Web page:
Filing 18

OPINION. Signed by Judge Madeline C. Arleo on 12/30/15. (DD, )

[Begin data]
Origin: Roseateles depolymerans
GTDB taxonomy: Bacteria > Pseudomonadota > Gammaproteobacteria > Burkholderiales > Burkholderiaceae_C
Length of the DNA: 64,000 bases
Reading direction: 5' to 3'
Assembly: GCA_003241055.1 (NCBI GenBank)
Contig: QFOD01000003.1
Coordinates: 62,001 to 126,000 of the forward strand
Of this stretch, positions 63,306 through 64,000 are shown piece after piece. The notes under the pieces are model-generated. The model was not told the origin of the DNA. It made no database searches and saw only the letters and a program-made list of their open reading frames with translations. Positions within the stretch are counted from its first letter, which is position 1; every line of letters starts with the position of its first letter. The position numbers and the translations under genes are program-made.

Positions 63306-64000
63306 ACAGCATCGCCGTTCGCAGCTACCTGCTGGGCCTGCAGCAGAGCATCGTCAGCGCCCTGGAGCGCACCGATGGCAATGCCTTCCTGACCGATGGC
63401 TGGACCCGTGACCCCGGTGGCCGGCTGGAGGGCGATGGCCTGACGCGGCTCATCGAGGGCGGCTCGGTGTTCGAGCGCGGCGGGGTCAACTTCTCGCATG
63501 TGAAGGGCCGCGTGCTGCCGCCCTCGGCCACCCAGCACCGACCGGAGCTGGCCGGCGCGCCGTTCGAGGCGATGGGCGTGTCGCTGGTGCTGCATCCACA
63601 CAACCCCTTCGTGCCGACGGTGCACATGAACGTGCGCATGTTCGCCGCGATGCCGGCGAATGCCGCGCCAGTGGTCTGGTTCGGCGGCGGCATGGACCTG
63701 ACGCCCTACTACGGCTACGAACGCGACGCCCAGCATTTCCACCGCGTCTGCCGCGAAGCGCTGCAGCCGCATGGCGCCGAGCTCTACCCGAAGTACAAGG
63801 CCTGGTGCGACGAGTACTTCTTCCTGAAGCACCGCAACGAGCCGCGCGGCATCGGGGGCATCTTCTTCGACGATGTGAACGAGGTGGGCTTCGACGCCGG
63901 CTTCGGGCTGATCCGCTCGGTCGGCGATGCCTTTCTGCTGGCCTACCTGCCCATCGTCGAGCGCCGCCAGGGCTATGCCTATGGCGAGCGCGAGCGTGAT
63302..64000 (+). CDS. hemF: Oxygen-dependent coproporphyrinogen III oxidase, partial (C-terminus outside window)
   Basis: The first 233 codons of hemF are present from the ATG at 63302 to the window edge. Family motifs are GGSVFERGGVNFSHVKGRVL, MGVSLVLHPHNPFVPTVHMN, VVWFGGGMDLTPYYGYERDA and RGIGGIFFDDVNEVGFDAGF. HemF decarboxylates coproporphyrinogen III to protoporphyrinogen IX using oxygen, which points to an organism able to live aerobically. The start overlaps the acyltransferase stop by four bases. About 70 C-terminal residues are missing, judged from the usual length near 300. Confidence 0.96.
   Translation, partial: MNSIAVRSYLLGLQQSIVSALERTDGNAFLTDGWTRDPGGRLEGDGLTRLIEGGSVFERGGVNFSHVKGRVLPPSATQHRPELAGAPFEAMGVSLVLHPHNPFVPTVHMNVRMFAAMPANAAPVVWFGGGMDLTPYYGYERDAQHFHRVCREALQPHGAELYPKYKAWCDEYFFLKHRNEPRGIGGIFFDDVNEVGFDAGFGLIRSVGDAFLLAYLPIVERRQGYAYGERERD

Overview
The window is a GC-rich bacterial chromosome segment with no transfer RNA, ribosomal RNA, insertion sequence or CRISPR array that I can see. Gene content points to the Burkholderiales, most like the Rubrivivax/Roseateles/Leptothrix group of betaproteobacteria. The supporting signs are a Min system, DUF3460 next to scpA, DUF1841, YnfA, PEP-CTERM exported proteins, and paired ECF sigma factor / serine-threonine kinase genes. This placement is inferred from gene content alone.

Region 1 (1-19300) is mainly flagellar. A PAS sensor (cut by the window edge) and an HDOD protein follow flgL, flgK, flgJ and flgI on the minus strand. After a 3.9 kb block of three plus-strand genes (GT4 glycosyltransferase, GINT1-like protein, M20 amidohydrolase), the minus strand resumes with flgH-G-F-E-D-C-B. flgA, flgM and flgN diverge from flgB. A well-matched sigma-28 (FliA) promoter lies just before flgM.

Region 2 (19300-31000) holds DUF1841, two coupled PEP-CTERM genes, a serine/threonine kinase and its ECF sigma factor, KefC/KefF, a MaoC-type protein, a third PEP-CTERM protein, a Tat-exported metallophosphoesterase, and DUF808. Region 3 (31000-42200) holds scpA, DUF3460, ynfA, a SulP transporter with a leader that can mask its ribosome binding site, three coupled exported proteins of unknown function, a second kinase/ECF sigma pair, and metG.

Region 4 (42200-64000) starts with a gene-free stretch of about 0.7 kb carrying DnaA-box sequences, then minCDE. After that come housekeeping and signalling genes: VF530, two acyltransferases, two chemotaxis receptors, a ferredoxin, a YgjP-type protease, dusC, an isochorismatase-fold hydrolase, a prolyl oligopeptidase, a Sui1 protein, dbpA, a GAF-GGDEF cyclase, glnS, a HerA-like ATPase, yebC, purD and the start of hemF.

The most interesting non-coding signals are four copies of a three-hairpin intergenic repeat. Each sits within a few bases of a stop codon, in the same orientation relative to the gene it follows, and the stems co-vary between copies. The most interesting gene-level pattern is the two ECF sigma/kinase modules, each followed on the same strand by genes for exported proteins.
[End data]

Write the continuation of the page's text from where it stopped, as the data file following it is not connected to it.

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NOT FOR PUBLICATION UNITED STATES DISTRICT COURT DISTRICT OF NEW JERSEY MICHAEL ACKERMAN, Individually and on Behalf of All Others Similarly Situated, Civil Action No. 15-1656 Plaintiff, OPINION v. AMERICAN GREETINGS CORPORATION, et al., Defendants. ARLEO, UNITED STATES DISTRICT JUDGE THIS MATTER comes before the Court on two pending motions. Defendants American Greeting Corp. and AG Interactive, Inc. (“Defendants”) filed a motion to dismiss under Fed. R. Civ. P. Rule 12(b)(1) for lack of subject matter jurisdiction. Dkt. No. 10. They base the motion on their submission of a Fed. R. Civ. P. Rule 68 offer of judgment to Plaintiff Michael Ackerman (“Plaintiff”), the named plaintiff in this potential class action. Plaintiff, who has neither accepted nor rejected the offer, cross-moves under Fed. R. Civ. P. 12(f) for a motion to strike the offer. Dkt. No. 11. For the reasons set forth below, the motion to dismiss and motion to strike are DENIED. I. BACKGROUND Plaintiff brings this class action for alleged violations of the Telephone Consumer Protection Act, 47 U.S.C. § 277 et seq. The case arises from Defendants’ alleged transmission of 1 unsolicited spam text messages to Plaintiff’s and the potential putative class members’ cell phones from 2011 to 2015. Compl., Dkt. No. 1. For himself and the class, Plaintiff seeks an award of $500.00 in statutory damages for each negligent violation of the Act, $1,500.00 in statutory damages for each knowing or willful violation, an injunction preventing Defendants from violating the Act again, and attorney’s fees and costs. In response, Defendants served Plaintiff with a Rule 68 offer of judgment that would compensate him, only. Dkt. No. 10, Declaration of Daniel M. Goldberg, Ex. A. The offer consisted of a lump sum of $1,500, attorney’s fees and costs incurred through the date of the offer, and an agreement that Defendants will not send any unsolicited advertisements to Plaintiff that are in violation of the Act. Defendants then filed this motion to dismiss based on the offer. To date, Plaintiff has neither accepted nor rejected the offer. II. MOTION TO DISMISS Defendants seeks dismissal of the case for lack of subject matter jurisdiction. 1 They argue that their offer of judgment fully satisfies the lead Plaintiff’s claims, and therefore moots both his individual claim and the putative class claim. Plaintiff argues that Defendants’ position is contrary to Third Circuit precedent, which permits the named plaintiff’s and putative class’ claims to survive a Rule 68 offer of judgment. The Court agrees. In the traditional non-class action context, courts will deem a plaintiff’s claim moot where the defendant furnishes a Rule 68 offer of judgment for the entirety of claim. Weiss v. Regal 1 Because Defendants raise a factual attack of this Court’s subject matter jurisdiction, the Court may review evidence outside the pleadings. See United States ex rel. Atkinson v. PA. Shipbuilding Co., 473 F.3d 506, 514 (3d Cir. 2007). 2 Collections, 385 F.3d 337, 342, 344 (3d Cir. 2004). This is so because mootness principles, derived from Article III of the Constitution, restricts the authority of federal courts to resolving the legal rights of litigants in actual controversies. See Genesis Healthcare Corp. v. Symczyk, 133 S. Ct. 1523, 1528 (2013). Thus, if the defendant’s offer would grant plaintiff everything that he or she asks for, the plaintiff no longer has a personal stake in the outcome of the lawsuit and the action must be dismissed as moot. Id. (citing Lewis v. Cont’l Bank Corp., 494 U.S. 472, 477-78 (1990)). Consequently, when the controversy becomes moot, the district court lacks subjectmatter jurisdiction. Goodmann v. People’s Bank, 209 F. App’x 111, 113 (3d Cir. 2006). In the pre-certification class action context, however, the Third Circuit applies the mootness rules differently. In Weiss, the court noted that “[a]s sound as is Rule 68 when applied to individual plaintiffs, its application is strained when an offer of judgment is made to a class representative.” 385 F.3d at 344. Were the same rules to apply, the defendant could strategically serve a “pick off” offer of judgment to the class representative that would render moot the individual and class claims. Id. The Weiss Court therefore adopted a more flexible approach: “[W]here a defendant makes a Rule 68 offer to an individual claim that has the effect of mooting possible class relief asserted in the complaint, the appropriate course is to relate the certification motion back to the filing of the class complaint,” provided that the plaintiff has not unduly delayed in filing such motion. Id. at 348. “By relating class certification back to the filing of a class complaint, the class representative would retain standing to litigate class certification though his individual claim is moot.” Id. Defendants incorrectly argue that Weiss is limited to the unique facts of that case. Nothing in Weiss suggests that. While the class claim in that case involved the Fair Debt Collection 3 Practices Act (“FDCPA”), the opinion was directed to “[t]he question of mootness in the class action context,” generally. Id. at 342. In fact, several district courts in this Circuit have applied Weiss outside of the FDCPA context. See, e.g., Smith v. Interline Brands, Inc., 87 F. Supp. 3d 701, 702-03 (D.N.J. 2014); Charles v. Lawyers Title Ins. Corp., No. 06-2361, 2007 WL 1959253, at *5 (D.N.J. July 3, 2007); Smith v. NCO Fin. Sys., Inc., 257 F.R.D. 429, 431 (E.D. Pa. 2009); Weitzner v. Sanofi Pasteur, Inc., 7 F. Supp. 3d 460, 463 (M.D. Pa. 2014). Moreover, cases from this district that support Defendants’ reading are distinguishable on grounds that are not relevant here. See Glen Ridge SurgiCenter, LLC v. Horizon Blue Cross & Blue Shield of New Jersey, No. 08-6160, 2011 WL 5881924, at *5 (D.N.J. Sept. 16, 2011) (distinguishing Weiss because plaintiff voluntarily settled individual claims); Merrifield v. U.S., No. 07-987, 2011 WL 1205473, at *6 (D.N.J. Mar. 28, 2011) (distinguishing Weiss because plaintiffs were required to present claims to administrative agency before resorting to judicial review). 2 Defendants’ mootness argument therefore has no merit. Even assuming that Defendants’ offer is in full satisfaction of Plaintiff’s claims—a point he contests—it does not vitiate either Plaintiff’s or the class’ controversy. Plaintiff retains standing in this action until he files the certification motion, at which point the motion will relate back to the filing of the class complaint. Moreover, Defendants do not challenge that any undue delay has occurred yet. Nothing in the record indicates that Plaintiffs have exhausted any reasonable opportunity to compile the record necessary to support the motion for class certification while the parties awaited this Court’s 2 To the extent Defendants assert that Weiss was limited to cases involving statutes that include a separate statutory scheme for class action damages, like the FDCPA, the Court disagrees. The court in Weiss noted that the FDCPA’s class damages scheme was one of several considerations that supported its holding. 385 F.3d at 345. The court did not suggest that the existence of a separate statutory scheme was a determinative basis for its decision. 4 decision on the instant motions. See Weitzner, 7 F. Supp. 3d at 465. Defendants’ motion to dismiss for lack of subject matter jurisdiction is DENIED. 3 III. MOTION TO STRIKE Plaintiff cross-moves under Rule 12(f) for an order striking Defendants’ Rule 68 offer of judgment on the ground that the offer was an improper attempt to “pick off” the named Plaintiff in a manner prohibited by Weiss. Defendants respond that because motions to strike only apply to pleadings and offers of judgment that are either accepted or offered by a party to prove costs, the Court cannot strike Defendants’ unaccepted offer. Defendants also argue that they can still use the offer of judgment to shift costs onto Plaintiff under Rule 68’s cost-shifting scheme. The Court finds that while the motion to strike does not apply to the offer of judgment in this case, Defendants’ offer does not have legal force and therefore cannot be used to shift costs onto Plaintiff. See McDowall v. Cogan, 216 F.R.D. 46 (E.D.N.Y. 2003). The motion to strike under Rule 12(f) is inapplicable here. Rule 12(f) permits a court to “strike from a pleading an insufficient defense or any redundant, immaterial, impertinent, or scandalous matter.” Fed. R. Civ. P. 12(f). Thus, by its plain language, Rule 12(f) only reaches matter contained in a “pleading.” Rule 7(a) enumerates the pleadings permitted in federal civil practice: (a) Pleadings. Only these pleadings are allowed: (1) a complaint; (2) an answer to a complaint; (3) an answer to a counterclaim designated as a counterclaim; (4) an answer to a crossclaim; (5) a third-party complaint; 3 Because the Court determines that the offer of judgment does not moot the claims, it will not reach Plaintiff’s arguments that the offer does not accord full relief and that the motion is void because Defendants filed it before the fourteen-day period to accept the offer accrued. 5 (6) an answer to a third-party complaint; and (7) if the court orders one, a reply to an answer. Fed. R. Civ. P. 7(a). A Rule 68 offer of judgment does not fall into any of these categories. The plain language of Rule 12(f) therefore prohibits the Court from striking the offer. Courts, however, have permitted motions to strike offers of judgment when the offer was either filed with the Court or offered by a party to prove costs. See McDowall, 216 F.R.D. at 52 (citing 12 Charles Alan Wright, Arthur R. Miller & Richard L. Marcus, Federal Practice and Procedure § 3002 (2d ed.)); Jacobson v. Persolve, LLC, No. 14-735, 2014 WL 4090809, at *4 (N.D. Cal. Aug. 19, 2014). 4 The offer here was not filed by either party, which renders these bases inapplicable. The Court therefore will not strike the Defendants’ offer. That does not mean that Plaintiff will have to bear the costs typically associated with an offer of judgment. In certain circumstances, Rule 68(d) entitles the offering party to costs if the offeree does not accept the offer. It provides, “[i]f the judgment that the offeree finally obtains is not more favorable than the unaccepted offer, the offeree must pay the costs incurred after the offer was made.” Fed. R. Civ. P. 68(d). Although this cost shifting scheme creates tension with the class action context, the Third Circuit has not expressly held Rule 68(d) inapplicable to class actions. See Weiss, 385 F.3d at 344 n.12 (noting courts have wrestled with application of Rule 68 in class action context but finding “[n]o express statement limits the application of Fed. R. Civ. P. 68 in class actions. Proposed amendments to make Rule 68 inapplicable to class actions were 4 The Court is mindful that its decision is at odds with those courts that in this Circuit that have granted motions to strike offers of judgments. See Hornicek v. Cardworks Servicing, LLC, 2011 WL 1419607, at *1 (E.D. Pa. Mar. 17, 2011); Strausser v. ACB Receivables Mgmt., 2007 WL 512789, at *2-4 (E.D. Pa. Feb. 12, 2007); Zeigenfuse v. Apex Asset Mgmt., LLC, 239 F.R.D. 400, 403 (E.D. Pa. 2006). However, as discussed infra, the Court’s holding satisfies the same concerns about cost-shifting that guided those decisions. 6 suggested in 1983 and 1984, and they were rejected both times”) (quoting Marek v. Chesny, 473 U.S. 1, 35 n.49 (1985) (Brennan, J., dissenting)). Nonetheless, in the class context, the “offeree” who is at risk of paying costs is not the named Plaintiff, individually. The rule refers to the “offeree” as the “opposing party.” Fed. R. Civ. P. 68(a). In class actions, “the [opposing] party should be conceived of as the individual class; the named plaintiff and other unnamed class members should not be thought of individually as [opposing] parties.” McDowall, 216 F.R.D. at 50. 5 Therefore, an offer of judgment to the named plaintiff alone “is without force.” Id. “Because the adverse party to whom the defendant made the offer ceased to exist once the class came into being, the defendant did not extend its settlement proposal to the true offeree.” Id. (internal citation omitted). This rule, though couched in terms of post-certification offers of judgment, applies equally to cases where the class has not yet been certified. In the pre-certification stage, the Court must understand the proper offeree for the purpose of offers of judgment to be the putative class itself, not merely the named plaintiff. Id. The Weiss Court’s adoption of the “relation back” doctrine requires this conclusion. The “relation back” doctrine recognizes that “to give effect to the purposes of Rule 23, it is necessary to conceive of the named plaintiff as a part of an indivisible class and not merely a single adverse party even before the class certification question has been decided.” Weiss, 385 F.3d at 347; McDowall, 216 F.R.D. at 50 n.4 (“The ‘relation back’ doctrine implicitly recognizes the necessity in certain instances to conceive of the class as a whole, not 5 McDowall bases its analysis on Rule 68’s previous language, which mentioned the “adverse party” instead of the “opposing party.” The language change was stylistic only; no change in meaning was intended. 12 Charles Alan Wright, Arthur R. Miller & Richard L. Marcus, Federal Practice and Procedure § 3001. 7 merely the named representative, as the plaintiff, even prior to class certification.”). It follows that, as the McDowall court explained, if a defendant wishes to make an offer of judgment prior to class certification in the interests of effecting a reasonable settlement and avoiding the costs and inefficiencies of litigation, it must do so to the putative class and not to the named plaintiff alone. If it makes its offer only to the class representative, it cannot then seek to impose costs on him after judgment is rendered pursuant to Rule 68, as it will not have directed its offer to the proper offeree. McDowall, 216 F.R.D. at 51. Moreover, the rule reconciles the friction between Rule 68 and Rule 23: A defendant who wishes to conclude a putative class action expeditiously may make a settlement offer to the entire putative class. If he does so, the named plaintiff will not find his fiduciary obligations to the putative class members pitted against his own selfinterest. Nor will a court likely disapprove of a settlement on the basis that it is not fair to the absent class members. This result minimizes the possibility that a named plaintiff will unfairly shoulder the costs of litigation due to the court’s refusal to endorse a settlement offer. Id. Ultimately, while the Court cannot grant Plaintiff’s motion to strike the offer of judgment, there is no point in striking Defendants’ offer. Defendants have only made their offer to Plaintiff, not to the entire class, so they have not directed the offer to the proper offeree. The current offer, therefore, has “no legal significance.” Id. at 52. IV. CONCLUSION For the reasons set forth herein, the motions to dismiss and the motion to strike are DENIED. An appropriate order accompanies this opinion. 8 Dated: December 30, 2015 s/ Madeline Cox Arleo MADELINE COX ARLEO UNITED STATES DISTRICT JUDGE 9